Implications of Transcranial Magnetic Stimulation as a Treatment Modality for Tinnitus

SOURCE: Journal of Clinical Medicine. 10(22) (no pagination), 2021. Article Number: 5422.

DATE OF PUBLICATION: November-2 2021.

AUTHORS: Denton A.J.; Finberg A.; Ashman P.E.; Bencie N.B.; Scaglione T.; Kuzbyt B.; Telischi F.F.; Mittal R.; Eshraghi A.A.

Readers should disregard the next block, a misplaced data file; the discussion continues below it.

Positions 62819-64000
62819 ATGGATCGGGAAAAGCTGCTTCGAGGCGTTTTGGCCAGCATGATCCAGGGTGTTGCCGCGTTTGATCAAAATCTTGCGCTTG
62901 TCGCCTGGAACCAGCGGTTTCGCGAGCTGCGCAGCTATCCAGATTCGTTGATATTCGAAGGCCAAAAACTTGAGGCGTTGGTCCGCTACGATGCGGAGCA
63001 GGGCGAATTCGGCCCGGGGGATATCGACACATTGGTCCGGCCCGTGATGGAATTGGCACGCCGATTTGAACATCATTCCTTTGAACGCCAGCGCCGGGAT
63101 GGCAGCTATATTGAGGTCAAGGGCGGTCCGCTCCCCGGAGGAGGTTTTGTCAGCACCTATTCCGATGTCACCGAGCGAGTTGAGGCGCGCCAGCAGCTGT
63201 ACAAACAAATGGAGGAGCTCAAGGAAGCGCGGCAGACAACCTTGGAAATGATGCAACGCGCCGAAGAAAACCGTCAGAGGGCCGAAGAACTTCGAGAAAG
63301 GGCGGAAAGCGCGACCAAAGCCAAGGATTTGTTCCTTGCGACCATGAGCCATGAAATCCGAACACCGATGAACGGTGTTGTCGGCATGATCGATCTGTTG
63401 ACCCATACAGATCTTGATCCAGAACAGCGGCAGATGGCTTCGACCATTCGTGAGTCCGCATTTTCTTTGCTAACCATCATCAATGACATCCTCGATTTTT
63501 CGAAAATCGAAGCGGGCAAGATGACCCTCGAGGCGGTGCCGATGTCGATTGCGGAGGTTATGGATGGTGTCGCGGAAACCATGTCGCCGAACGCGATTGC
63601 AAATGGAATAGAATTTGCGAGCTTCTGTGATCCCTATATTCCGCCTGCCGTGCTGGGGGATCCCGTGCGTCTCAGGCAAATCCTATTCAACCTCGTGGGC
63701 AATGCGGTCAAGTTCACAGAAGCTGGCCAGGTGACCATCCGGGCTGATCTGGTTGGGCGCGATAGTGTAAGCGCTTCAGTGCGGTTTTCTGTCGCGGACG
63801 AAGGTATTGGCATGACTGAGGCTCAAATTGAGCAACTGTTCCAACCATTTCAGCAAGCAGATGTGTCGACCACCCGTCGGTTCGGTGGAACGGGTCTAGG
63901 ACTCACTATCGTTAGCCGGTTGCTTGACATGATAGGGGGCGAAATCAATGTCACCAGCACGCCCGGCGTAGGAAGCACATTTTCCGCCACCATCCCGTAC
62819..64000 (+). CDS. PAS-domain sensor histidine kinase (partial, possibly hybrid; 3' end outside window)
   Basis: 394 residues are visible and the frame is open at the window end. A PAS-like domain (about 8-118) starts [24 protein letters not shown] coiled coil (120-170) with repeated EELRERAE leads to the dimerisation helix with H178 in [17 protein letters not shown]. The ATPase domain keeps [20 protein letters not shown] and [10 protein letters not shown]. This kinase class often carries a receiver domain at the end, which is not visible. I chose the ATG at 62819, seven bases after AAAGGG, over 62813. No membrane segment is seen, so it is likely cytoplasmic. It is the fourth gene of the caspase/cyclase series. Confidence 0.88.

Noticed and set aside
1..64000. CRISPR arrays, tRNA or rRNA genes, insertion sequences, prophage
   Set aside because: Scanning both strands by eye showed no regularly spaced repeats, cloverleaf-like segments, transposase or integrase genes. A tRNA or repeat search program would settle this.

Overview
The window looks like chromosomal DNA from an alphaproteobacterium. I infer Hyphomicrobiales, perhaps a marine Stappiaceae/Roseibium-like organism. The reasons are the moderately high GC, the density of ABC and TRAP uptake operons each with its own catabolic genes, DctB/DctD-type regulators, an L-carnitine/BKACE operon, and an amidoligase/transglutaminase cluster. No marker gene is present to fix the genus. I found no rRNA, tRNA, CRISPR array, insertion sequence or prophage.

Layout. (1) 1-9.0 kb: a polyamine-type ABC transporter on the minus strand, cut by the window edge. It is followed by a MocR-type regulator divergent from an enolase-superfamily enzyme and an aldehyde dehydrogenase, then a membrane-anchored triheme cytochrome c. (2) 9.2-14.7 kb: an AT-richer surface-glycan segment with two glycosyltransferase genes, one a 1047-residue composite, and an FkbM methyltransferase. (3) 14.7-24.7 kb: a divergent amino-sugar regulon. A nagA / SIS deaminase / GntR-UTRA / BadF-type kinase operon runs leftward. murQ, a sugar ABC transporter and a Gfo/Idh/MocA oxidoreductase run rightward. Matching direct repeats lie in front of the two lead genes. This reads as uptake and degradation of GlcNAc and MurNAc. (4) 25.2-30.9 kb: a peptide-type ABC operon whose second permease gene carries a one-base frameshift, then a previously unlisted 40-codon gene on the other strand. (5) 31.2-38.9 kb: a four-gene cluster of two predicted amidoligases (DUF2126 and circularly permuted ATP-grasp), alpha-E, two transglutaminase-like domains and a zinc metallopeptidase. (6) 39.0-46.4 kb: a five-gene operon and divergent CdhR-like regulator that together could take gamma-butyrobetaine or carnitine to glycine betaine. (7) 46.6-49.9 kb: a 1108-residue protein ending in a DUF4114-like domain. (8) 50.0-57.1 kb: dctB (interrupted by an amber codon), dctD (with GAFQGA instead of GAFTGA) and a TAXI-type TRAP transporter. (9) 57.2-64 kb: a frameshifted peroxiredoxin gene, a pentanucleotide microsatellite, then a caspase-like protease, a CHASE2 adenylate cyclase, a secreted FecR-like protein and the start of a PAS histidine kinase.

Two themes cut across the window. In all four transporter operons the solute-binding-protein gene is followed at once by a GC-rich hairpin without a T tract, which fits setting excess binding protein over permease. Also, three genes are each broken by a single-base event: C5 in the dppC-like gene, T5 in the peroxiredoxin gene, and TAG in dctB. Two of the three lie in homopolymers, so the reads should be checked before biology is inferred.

ABSTRACT: Repetitive transcranial magnetic stimulation (rTMS) is a non-invasive, neuromodulating technique for brain hyperexcitability disorders. The objective of this paper is to discuss the mechanism of action of rTMS as well as to investigate the literature involving the application of rTMS in the treatment of tinnitus. The reviewed aspects of the protocols included baseline evaluation, the total number of sessions, frequency and the total number of stimuli, the location of treatment, and the outcome measures. Even with heterogeneous protocols, most studies utilized validated tinnitus questionnaires as baseline and outcome measures. Low frequency (1 Hz) stimulation throughout 10 consecutive sessions was the most widely used frequency and treatment duration; however, there was no consensus on the total number of stimuli necessary to achieve significant results. The auditory cortex (AC) was the most targeted location, with most studies supporting changes in neural activity with multi-site stimulation to areas in the frontal cortex (FC), particularly the dorsolateral prefrontal cortex (DLPFC). The overall efficacy across most of the reviewed trials reveals positive statistically significant results. Though rTMS has proven to impact neuroplasticity at the micro-scopic and clinical level, further studies are warranted to demonstrate and support the clinical use of rTMS in tinnitus treatment with a standardized protocol.